Today I’m going to address a topic that is out of my usual realm. You might ask what qualifies me to talk about anxiety, and my answer is absolutely nothing. I feel some form of anxiety on a daily basis, but nothing like the debilitating panic attacks I’ve observed in my husband. I studied anxiety as part of my training as a massage therapist many years ago, have taken a course in mental health first aid, and as a yoga instructor I teach people to be present in their bodies and breathe. I have done extensive self study on managing thoughts, emotions and directing actions. But, I’m not a doctor or psychologist, and anxiety is a medical condition that may require treatment to address a chemical imbalance in the brain.
So, before we go any further, I want you to take 10 breaths. Observe each inhale and exhale, how it moves
your body. Count them as you move
through each breath cycle. Now
intuitively answer this question: “Do I need medical attention for my
anxiety?” Go with the first thing that
comes to your mind. If your answer was
yes, get your phone and make that phone call now. There is no shame in getting treatment for a
medical condition. If your arm was
broken, would you be arguing with me about booking an appointment?
Still with me? Let’s drive on then. I just want to clarify that this is an
opinion that I have about anxiety.
Please feel free to disagree, and stop reading if you wish. But, this post was keeping me up last night,
asking me to give it a voice. I usually
try to honor this type of urge to create, so I’m coming to you from a sincere
place, but like I said, not my usual thang.
I’m going to cycle back to my own experience with anxiety. I think I got my version of anxiety from
observing my parents anxiety. I would
describe it as low to mid level. It is a
generalized feeling of doom, dread, insecurity and fear. I have had times in my life where I barely
slept more than 3 hours a night if that.
I never stop jittering, and can be oversensitive to physical and non
physical stimulus. In short, garden
variety anxiety, except for the sleep thing, but that is resolved for the most
part. Common, unremarkable, annoying
anxiety. But, not uncontrollable. I just choose to give it its head most of the
time, but I’d never admit that out loud if you know what I mean.
Let’s contrast this with my husband’s experience. He would be offended that I call what I
experience anxiety. Panic attacks,
severe sleep disturbances, uncontrollable thoughts about death/illness, nausea
and vomiting and whole bunch of other unpleasant sensations are part of his
daily experience. So I want everyone to
understand that anxiety falls on a spectrum, and what I have to say may not
help everyone. I have been binging Brook
Castillo’s podcast lately. I didn’t even
know she existed until about a month ago, and let me tell you: Life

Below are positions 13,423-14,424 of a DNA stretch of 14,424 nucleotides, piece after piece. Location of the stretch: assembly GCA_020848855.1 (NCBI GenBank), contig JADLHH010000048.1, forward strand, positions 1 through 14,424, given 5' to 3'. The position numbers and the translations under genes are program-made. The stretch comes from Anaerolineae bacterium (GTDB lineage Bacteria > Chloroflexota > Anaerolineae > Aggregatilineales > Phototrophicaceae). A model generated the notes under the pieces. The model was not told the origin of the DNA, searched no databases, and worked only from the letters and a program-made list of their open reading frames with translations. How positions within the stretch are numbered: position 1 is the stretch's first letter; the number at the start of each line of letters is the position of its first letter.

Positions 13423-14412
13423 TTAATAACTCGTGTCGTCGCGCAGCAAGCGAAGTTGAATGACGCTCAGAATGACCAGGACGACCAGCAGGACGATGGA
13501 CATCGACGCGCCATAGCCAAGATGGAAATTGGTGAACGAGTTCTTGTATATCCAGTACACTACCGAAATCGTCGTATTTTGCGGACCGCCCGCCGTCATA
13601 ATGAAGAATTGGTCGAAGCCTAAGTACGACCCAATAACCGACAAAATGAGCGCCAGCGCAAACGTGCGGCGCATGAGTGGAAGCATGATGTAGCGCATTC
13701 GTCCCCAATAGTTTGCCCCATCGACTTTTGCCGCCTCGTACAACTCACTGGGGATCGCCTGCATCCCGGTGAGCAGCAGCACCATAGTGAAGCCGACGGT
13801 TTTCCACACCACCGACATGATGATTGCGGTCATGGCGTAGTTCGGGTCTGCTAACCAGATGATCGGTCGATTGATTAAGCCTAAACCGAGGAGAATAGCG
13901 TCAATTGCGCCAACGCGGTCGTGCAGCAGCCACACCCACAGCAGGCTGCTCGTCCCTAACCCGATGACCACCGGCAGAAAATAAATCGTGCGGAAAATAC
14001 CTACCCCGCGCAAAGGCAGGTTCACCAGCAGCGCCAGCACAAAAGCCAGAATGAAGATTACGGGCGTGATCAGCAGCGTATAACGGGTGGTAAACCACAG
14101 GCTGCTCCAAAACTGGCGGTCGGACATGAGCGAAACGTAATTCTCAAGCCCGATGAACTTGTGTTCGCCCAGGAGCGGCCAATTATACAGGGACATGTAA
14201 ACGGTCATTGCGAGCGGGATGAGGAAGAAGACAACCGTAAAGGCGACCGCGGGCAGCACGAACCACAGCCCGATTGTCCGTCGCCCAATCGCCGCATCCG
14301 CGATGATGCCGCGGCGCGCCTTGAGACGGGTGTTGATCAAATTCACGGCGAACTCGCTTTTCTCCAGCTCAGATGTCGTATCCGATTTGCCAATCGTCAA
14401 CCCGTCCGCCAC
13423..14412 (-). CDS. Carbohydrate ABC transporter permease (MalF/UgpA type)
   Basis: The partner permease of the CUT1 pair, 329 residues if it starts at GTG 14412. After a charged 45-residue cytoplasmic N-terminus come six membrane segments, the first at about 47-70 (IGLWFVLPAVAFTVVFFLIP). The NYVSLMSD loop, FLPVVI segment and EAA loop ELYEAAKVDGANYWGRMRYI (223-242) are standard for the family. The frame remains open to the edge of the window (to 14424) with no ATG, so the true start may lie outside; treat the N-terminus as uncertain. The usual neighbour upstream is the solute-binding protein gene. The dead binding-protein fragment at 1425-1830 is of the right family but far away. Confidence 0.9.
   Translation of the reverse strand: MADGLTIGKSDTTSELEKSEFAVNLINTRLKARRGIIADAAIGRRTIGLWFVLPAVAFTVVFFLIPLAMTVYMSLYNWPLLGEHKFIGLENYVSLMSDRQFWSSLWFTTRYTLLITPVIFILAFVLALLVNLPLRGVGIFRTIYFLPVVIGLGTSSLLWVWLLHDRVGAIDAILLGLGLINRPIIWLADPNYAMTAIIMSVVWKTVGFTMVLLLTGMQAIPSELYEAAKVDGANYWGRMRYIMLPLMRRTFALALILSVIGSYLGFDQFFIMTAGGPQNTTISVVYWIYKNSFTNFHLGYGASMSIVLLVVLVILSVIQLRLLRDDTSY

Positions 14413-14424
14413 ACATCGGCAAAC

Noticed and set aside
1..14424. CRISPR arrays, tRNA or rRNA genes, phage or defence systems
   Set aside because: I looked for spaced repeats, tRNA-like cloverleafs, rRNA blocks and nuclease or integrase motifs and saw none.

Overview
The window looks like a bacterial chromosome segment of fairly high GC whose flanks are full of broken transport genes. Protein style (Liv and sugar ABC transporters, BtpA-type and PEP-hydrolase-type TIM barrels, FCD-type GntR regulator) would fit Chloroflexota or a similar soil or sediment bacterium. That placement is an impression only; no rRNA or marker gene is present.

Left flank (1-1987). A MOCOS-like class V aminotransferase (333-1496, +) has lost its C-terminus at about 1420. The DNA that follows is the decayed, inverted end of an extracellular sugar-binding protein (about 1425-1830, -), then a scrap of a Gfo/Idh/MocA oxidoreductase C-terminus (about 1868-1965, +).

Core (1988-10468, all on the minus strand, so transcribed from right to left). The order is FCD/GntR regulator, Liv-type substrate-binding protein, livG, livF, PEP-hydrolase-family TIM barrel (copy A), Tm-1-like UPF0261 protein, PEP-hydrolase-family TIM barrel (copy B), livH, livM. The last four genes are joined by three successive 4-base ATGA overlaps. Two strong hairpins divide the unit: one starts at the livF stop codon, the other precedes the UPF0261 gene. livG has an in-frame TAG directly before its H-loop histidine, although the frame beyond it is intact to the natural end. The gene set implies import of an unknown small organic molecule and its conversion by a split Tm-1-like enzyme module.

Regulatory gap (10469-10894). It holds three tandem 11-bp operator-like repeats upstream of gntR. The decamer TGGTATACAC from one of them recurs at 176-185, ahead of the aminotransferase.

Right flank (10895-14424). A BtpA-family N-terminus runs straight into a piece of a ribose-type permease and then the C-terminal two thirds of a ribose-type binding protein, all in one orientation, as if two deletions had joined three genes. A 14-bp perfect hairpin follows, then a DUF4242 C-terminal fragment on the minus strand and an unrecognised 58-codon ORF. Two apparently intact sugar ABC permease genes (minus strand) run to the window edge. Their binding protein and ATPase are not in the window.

changing. Much of what I’m going to talk
about relies heavily on her and Byron Katie’s work, so if you want more after
this, check out those 2 sources.
So, ask yourself this.
What is the worst that can happen?
Anxiety takes the worst case scenario, and plays it out in your
mind. Using those scenarios (that have
not yet, and probably will never happen, or thought cycling around a problem
from your past) to torture yourself with.
Imaginary scenario, amped up by emotion creating a physical
response. Garden variety anxiety at its
best. Short of bodily injury and death,
the worst that can happen is an emotion.
And when was the last time anxiety caused you bodily harm or death? Just sayin’
If thoughts create our emotions, which stimulate our actions
that create our results, where in this cycle can we manage our anxiety? The level of thought. Circumstances can trigger our thoughts, but
in and of themselves the only thing that gives circumstances power is our
thoughts about them. If you examine any
circumstance, it is neither positive nor negative until our thoughts get
involved to qualify it.
In the case of anxiety, I’m usually thinking about
circumstances that have never, and realistically will never happen. Even at my worst circumstances, I have never
been homeless, hungry and alone. But,
that’s what I worry about. Its what I
fear will happen. It is the thought of
this that causes anxiety. So what? None of this helps you when your brain has whipped
you into a fight or flight frenzy. If
you’re there, or next time you get there, take a moment of pause. Experience the emotions that are stewing in
your body. Emotions create physical
sensations. Scan your body for the first
thing you feel. Is it in your head,
belly, chest? Now exhale. Count 3 more exhales. Begin to describe the sensation in your mind. Is it vibrating? Hot? Empty? Tight? Give the sensation a
quality. Describe it in your mind as
fully as you can then move on to the next sensation and do the same. Now consider this. Does that sensation have any power to harm
you? It is just a physical
reaction. Even in the midst of it, it is
just a vibration in the body.
Kind of takes the
wind out of your sails doesn’t it? I’m
going to stop there for today because I think that’s enough, but I will be
posting part 2 very shortly. To
summarize: anxiety is a feeling in the body.
It can be described and located as a sensation. Doing this can help you come back from the
edge of the sensation of anxiety. I’m
going to do a second post on how to lay the groundwork for gaining some control
over anxious thoughts when not in the thick of it. So, stay tuned.